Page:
"Until now, the total number of star systems that have been looked at carefully over a wide range of the radio dial is measured in the thousands. In the next 20 years, with new technology, you could increase that number to maybe a million," he said. [4 Places Where Alien Life May Lurk in the Solar System]
An alien megastructure?
Shostak also reviews images of alleged alien spacecraft sent to him by hopeful photographers, he told Live Science. A photographer himself, Shostak said that he invariably identifies all the purported "UFO" sightings as tricks of the light or internal reflections in the camera lens — much to the dismay of the observers.
"That never makes them happy," he said.
But even among astronomers, unusual observations can sometimes turn the conversation toward the likelihood of alien technology.
In 2015, when scientists discovered the star KIC 8462852 — also known as Tabby's Star, located more than 1,400 light-years from Earth — they were puzzled by repeated and significant dips in its brightness that took place over several years. During the dips, the star dimmed by as much as 22 percent, far more than could be caused by an orbiting planet passing in front of the star, Shostak said.
In short, the star was "really weird," Tabetha Boyajian, lead author of a study about the star and a researcher at Yale University, told the Atlantic in October of that year.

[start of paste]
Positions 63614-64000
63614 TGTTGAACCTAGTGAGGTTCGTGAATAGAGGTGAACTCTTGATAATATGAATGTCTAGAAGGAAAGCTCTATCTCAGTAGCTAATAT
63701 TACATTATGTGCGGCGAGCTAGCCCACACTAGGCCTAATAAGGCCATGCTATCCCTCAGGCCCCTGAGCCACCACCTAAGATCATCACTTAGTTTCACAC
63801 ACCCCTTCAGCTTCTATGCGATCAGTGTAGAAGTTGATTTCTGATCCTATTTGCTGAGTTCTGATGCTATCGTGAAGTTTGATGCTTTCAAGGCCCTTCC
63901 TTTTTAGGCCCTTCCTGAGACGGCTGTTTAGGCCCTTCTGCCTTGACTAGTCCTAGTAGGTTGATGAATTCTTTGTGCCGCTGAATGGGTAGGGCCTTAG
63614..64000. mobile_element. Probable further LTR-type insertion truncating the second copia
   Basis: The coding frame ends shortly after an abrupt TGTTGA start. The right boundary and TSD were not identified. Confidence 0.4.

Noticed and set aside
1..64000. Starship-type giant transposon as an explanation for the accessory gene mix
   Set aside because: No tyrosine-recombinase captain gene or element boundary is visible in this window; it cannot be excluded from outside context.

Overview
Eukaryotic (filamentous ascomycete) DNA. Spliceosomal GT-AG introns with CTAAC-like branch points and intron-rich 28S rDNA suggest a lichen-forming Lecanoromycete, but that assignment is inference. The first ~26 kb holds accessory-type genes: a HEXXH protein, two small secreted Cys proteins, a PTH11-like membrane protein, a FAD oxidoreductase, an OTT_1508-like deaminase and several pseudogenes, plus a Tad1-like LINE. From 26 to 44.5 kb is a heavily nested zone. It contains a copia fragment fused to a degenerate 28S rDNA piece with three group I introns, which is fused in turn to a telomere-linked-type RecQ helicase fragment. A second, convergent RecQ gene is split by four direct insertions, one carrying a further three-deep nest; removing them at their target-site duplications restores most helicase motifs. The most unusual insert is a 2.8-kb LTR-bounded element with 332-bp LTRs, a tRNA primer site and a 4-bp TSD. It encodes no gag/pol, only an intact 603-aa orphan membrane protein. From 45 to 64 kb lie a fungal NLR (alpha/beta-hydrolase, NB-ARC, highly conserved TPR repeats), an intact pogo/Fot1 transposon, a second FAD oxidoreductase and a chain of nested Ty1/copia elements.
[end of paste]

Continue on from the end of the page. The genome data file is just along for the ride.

One possible explanation suggested by some experts was an "alien megastructure," an enormous array orbiting KIC 8462852, built by a hypothetical alien civilization advanced enough to possess technology capable of drawing power from a star. Such a construct could — in theory — periodically block visible light and make the star appear dramatically dimmer when seen from Earth, Space.com reported in 2015.
However, there is no data to actively support this hypothesis. In fact, on all fronts, evidence of any extraterrestrial presence — within our own solar system or beyond its boundaries — remains elusive. But scientists seeking life on other worlds are undaunted by the ongoing challenge, Shostak told Live Science.
"The search should continue, simply because it's a very interesting question," he said.
"Is Earth special? Is it the only place around with intelligent life? That would be remarkable — but it's just as remarkable to find you're not the only kid on the block. That's something that would change our view of ourselves forever," he said.
Original article on Live Science.
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Mindy Weisberger is a Live Science editor for the channels Animals and Planet Earth. She also reports on general science, covering climate change, paleontology, biology, and space. Mindy studied film at Columbia University; prior to Live Science she produced, wrote and directed media for the American Museum of Natural History in New York City. Her videos about dinosaurs, astrophysics, biodiversity and evolution appear in museums and science centers worldwide, earning awards such as the CINE Golden Eagle and the Communicator Award of Excellence. Her writing has also appeared in Scientific American, The Washington Post and How It Works Magazine.